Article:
Posted in September 2020

Museum and Archive Updates

This has been a good week for the Collection. Thanks to a generous grant from the Prins Bernhard Cultuurfonds, we have been able to get our large collection of photographs professionally digitized, and on Monday the project was completed. The photos and their image files all came home.

Before travel became convenient and relatively fast, it was common to exchange photographs with colleagues, some of which can be seen over the Professor’s desk in the Beijerinck Museum. We have a number of such pictures, ranging from the famous (eg Winogradsky and Waxman) to staff, students and Beijerinck’s family, among other subjects. The photographs over the desk change, depending on who is coming to visit us. The collection also holds photographs of equipment, the labs at various dates, students and staff, as well as international visitors and microorganisms. Now that the photograph collection has been digitized, it will be catalogued in the University’s online catalogue.

None of this this would have been possible without the support of the Prins Bernhard Cultuurfonds, and we are very grateful to them.

On a sadder note, the building that the collection currently calls home has been sold, and we should be moving in the second half of next year. I will, of course, provide more details when I have them.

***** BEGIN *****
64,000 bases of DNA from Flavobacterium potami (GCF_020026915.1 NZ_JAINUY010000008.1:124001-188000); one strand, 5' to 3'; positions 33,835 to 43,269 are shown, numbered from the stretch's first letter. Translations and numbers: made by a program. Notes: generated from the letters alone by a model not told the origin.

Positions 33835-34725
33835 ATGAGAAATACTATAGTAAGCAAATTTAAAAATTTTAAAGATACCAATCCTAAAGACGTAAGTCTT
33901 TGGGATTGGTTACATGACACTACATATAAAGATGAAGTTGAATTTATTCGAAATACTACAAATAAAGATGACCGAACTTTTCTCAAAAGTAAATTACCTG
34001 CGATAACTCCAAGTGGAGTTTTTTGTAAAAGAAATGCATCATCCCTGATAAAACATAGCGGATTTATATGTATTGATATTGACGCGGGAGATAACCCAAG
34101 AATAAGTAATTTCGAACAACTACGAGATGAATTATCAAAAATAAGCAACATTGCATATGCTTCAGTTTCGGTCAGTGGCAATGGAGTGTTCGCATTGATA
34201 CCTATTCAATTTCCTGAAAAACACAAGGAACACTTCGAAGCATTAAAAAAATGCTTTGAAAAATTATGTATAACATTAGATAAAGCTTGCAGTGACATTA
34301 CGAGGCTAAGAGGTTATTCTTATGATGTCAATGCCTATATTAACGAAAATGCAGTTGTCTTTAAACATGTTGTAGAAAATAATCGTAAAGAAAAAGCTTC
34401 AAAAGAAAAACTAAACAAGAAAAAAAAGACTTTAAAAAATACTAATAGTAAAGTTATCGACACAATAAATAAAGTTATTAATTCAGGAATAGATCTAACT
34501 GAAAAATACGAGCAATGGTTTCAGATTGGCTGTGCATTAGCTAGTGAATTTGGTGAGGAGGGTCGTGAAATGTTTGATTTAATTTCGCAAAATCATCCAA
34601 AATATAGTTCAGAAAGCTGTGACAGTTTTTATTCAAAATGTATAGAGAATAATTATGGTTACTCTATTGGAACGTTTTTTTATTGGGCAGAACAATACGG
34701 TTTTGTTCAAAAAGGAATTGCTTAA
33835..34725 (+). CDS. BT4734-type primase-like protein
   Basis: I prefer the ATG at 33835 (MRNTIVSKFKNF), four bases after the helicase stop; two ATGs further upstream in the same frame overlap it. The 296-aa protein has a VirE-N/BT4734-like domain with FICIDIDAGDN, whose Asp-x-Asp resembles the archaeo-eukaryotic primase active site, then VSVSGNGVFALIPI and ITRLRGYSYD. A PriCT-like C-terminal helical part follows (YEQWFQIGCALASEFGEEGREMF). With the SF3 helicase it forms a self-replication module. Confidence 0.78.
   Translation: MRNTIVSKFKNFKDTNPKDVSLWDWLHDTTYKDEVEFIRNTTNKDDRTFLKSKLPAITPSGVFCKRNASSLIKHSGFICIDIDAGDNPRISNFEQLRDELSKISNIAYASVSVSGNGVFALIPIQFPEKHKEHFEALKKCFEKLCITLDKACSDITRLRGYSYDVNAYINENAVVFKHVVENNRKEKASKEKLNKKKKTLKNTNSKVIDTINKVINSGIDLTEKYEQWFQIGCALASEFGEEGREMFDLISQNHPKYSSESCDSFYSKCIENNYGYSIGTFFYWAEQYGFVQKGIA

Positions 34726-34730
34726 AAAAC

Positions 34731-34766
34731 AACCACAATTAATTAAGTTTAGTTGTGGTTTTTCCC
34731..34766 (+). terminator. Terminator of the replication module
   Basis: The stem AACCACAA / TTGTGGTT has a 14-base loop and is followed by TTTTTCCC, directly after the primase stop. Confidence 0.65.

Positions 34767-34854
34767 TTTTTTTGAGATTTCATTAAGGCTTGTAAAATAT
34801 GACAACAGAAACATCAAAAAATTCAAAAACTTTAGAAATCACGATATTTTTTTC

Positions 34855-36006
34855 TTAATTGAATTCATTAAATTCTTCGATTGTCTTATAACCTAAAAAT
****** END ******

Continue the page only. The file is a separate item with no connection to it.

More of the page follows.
To end with something exciting, among recent donations to the collection was a set of exercise books found during a family house clearance. In these days of printed lecture notes, it is frustrating that such things did not exist in the late 19th/early 20th centuries so that we only know Beijerinck’s work from his publications. It was therefore very exciting to find that these books contained notes made by a student (the grandfather of the donor) during the Professor’s lectures. They were immediately scanned by a museum assistant, and then stored in our fire-proof safe. The current virus-related lockdown has given me time to look through them and I am very excited. The notes are not only beautifully illustrated and legibly handwritten, they are very detailed. At last we can find out what Professor Beijerinck told his students!

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